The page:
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Oral Oncology 50 (2014) 611–615

Contents lists available at ScienceDirect

Oral Oncology
journal homepage: www.elsevier.com/locate/oraloncology

Resection of early oral squamous cell carcinoma with positive or close
margins: Relevance of adjuvant treatment in relation to local recurrence
Margins of 3 mm as safe as 5 mm
Eric A. Dik a,⇑, Stefan M. Willems b, Norbertus A. Ipenburg a, Sven O. Adriaansens a,
Antoine J.W.P. Rosenberg a, Robert J.J. van Es a
a
b

Department of Oral and Maxillofacial Surgery, University Medical Centre Utrecht, Heidelberglaan 100, G.05.129, PO Box 85500, NL 3508 GA Utrecht, The Netherlands
Department of Pathology, University Medical Centre Utrecht, Heidelberglaan 100, PO Box 85500, NL 3508 GA Utrecht, The Netherlands

a r t i c l e

i n f o

Article history:
Received 3 December 2013
Received in revised form 16 February 2014
Accepted 20 February 2014
Available online 14 March 2014
Keywords:
Oral squamous cell carcinoma
Local recurrence
Re-resection
Post-operative radiotherapy
Pathological margin status
Head neck cancer

s u m m a r y
Objectives: The treatment strategy of early stage oral squamous cell carcinoma’s (OSCC) resected with
close or involved margins is a returning point of discussion. In this study we reviewed the consequences
of re-resection (RR), postoperative radiotherapy (PORT) or watchful waiting (WW).
Patients and methods: Two-hundred patients with a primary resected Stage 1–2 OSCC of the tongue, floor
of the mouth and cheek were included and retrospectively analysed. Local recurrence ratio was related to
margin status, unfavourable histological parameters (spidery infiltrative, peri-neural and vascular-invasive growth) and postoperative treatment modality. 3-year overall survival (OS) and disease-specific survival (DSS) was calculated in relation to margin status.
Results: Twenty-two of 200 (11%) patients had pathological positive margins (PM), 126 (63%) close margins (CM), and 52 (26%) free margins (FM). OS and DSS were not significantly different between these
groups. Nine of 200 (4.5%) patients developed local recurrent disease. Two (9.1%) had a PM, five (4.0%)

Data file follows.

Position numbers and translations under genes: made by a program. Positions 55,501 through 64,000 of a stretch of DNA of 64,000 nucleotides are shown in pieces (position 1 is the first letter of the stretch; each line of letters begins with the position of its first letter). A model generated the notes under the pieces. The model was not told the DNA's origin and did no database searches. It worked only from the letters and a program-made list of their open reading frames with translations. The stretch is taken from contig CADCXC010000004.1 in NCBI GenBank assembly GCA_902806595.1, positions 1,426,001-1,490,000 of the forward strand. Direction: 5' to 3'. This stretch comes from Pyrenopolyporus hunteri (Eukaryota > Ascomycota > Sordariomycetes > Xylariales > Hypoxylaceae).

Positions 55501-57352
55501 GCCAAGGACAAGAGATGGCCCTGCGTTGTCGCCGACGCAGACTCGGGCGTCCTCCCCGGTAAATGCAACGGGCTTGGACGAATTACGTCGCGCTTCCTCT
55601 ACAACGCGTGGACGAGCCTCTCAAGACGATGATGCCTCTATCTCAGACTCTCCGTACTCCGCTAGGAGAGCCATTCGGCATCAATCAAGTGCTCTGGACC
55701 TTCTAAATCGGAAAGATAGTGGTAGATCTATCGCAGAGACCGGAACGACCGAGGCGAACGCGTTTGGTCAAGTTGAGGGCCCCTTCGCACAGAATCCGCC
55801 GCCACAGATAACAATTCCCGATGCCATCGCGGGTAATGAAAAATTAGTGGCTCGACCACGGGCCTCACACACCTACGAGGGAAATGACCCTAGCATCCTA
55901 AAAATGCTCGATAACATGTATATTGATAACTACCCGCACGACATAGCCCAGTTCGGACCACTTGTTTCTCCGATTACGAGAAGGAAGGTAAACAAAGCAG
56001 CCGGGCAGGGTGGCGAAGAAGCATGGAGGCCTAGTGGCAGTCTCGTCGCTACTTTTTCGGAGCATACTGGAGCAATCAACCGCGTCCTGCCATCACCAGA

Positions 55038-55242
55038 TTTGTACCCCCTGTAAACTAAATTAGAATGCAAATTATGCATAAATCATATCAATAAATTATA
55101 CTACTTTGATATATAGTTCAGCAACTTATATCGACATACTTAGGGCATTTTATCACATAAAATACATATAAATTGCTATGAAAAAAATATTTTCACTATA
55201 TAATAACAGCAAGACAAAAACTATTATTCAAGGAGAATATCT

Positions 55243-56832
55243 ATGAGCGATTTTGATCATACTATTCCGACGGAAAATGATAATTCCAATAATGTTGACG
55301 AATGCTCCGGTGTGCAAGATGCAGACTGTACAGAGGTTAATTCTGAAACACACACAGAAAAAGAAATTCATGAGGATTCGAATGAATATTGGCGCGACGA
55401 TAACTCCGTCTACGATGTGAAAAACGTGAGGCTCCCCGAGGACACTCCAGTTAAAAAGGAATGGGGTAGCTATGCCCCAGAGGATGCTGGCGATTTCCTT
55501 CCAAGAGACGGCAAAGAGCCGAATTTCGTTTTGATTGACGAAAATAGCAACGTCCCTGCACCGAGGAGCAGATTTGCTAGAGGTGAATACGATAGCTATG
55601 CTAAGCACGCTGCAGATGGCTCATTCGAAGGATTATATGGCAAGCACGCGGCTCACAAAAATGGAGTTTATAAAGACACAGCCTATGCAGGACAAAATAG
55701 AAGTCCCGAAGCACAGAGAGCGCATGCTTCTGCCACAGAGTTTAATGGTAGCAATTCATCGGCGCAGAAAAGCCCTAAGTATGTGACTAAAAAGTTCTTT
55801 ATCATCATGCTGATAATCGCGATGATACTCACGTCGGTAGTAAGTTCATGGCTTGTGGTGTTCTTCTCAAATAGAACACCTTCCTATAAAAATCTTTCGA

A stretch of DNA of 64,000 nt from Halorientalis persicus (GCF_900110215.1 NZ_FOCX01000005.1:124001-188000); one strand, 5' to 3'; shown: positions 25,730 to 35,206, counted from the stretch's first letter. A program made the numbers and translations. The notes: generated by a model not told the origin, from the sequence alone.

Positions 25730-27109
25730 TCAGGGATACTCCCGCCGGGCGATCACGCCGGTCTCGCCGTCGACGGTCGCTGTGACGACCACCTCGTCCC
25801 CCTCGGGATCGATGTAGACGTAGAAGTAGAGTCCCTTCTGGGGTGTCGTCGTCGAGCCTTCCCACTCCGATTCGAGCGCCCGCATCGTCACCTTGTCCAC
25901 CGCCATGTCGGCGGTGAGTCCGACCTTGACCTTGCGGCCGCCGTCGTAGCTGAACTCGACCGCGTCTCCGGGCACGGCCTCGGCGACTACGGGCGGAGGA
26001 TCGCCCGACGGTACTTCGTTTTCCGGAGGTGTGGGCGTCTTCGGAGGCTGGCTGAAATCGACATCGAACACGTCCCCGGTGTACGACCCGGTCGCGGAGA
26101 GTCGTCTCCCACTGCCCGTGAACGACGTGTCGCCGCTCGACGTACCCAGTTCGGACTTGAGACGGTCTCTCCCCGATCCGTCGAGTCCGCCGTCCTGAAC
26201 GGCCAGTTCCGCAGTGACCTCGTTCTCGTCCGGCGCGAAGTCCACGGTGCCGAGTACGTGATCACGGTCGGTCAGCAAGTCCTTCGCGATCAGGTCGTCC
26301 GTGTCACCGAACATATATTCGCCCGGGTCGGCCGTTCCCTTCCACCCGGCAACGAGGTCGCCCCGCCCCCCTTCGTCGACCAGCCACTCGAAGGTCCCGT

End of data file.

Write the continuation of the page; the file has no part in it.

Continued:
a CM and two (3.8%) a FM. Of the nine recurrences, five patients had undergone PORT, one a RR, and three
follow-up. Watchful waiting for CM P3 mm with 62 unfavourable histological parameters showed,
besides margin status no significant differences with the FM group.
Conclusion: With this treatment strategy, the local recurrence rate was 4.5%. No evidence was found for
local adjuvant treatment in case of close margins P3 mm with 62 unfavourable histological parameters.
Current data do not support the use of one treatment modality above any other.
Ó 2014 Elsevier Ltd. All rights reserved.

Introduction
For Stage 1–2 oral squamous cell carcinoma (OSCC) the preferred choice of treatment is complete surgical removal of the tumour. To achieve the best results in loco-regional control and
long-term disease-free survival, several authors believe that free
resection margins of at least 5 mm are essential [1–4], while others
disagree [5–7]. Complete removal should ideally be achieved at the
first surgical procedure [2]. However, in 5–13% of resected early
OSCCs, microscopic tumour is present in the resection margin,
known as a ‘‘positive’’ margin [2]. A positive margin carries a high

⇑ Corresponding author. Address: Department of Oral and Maxillofacial Surgery,
Maastricht University Medical Centre, P. Debyelaan 25, PO Box 5800, NL 6202 AZ
Maastricht, The Netherlands. Tel.: +31 433872010; fax: +31 433872020.
E-mail address: eric.dik@mumc.nl (E.A. Dik).
http://dx.doi.org/10.1016/j.oraloncology.2014.02.014
1368-8375/Ó 2014 Elsevier Ltd. All rights reserved.

risk of recurrence and is an indication for adjuvant treatment such
as irradiation or re-resection [2,8,9]. Another 15–42% of resected
OSCCs have a margin between 0 and 5 mm, known as a ‘‘close’’
margin [8,10]. In close margins, histological parameters of the tumour front such as spidery infiltrative growth, peri-neural and vascular invasive growth may influence the certainty whether or not
microscopic tumour is still present. Opinions vary about the impact of these parameters on local control and disease-free survival
and whether or not to implement adjuvant treatment [7,8,10–13].
If a margin is close, evidence in favour of either adjuvant treatment
or a policy of ‘‘watchful waiting’’, is lacking. In this retrospective
study, we review the treatment strategy of Stage 1–2 OSCC with
positive or close margins at our department. In case of close
margins, we compared surgical re-resection with adjuvant
radiotherapy and a watchful waiting policy. These results were
compared with those of resected early stage OSCC with margins
>5 mm, designated as ‘‘free’’ margins.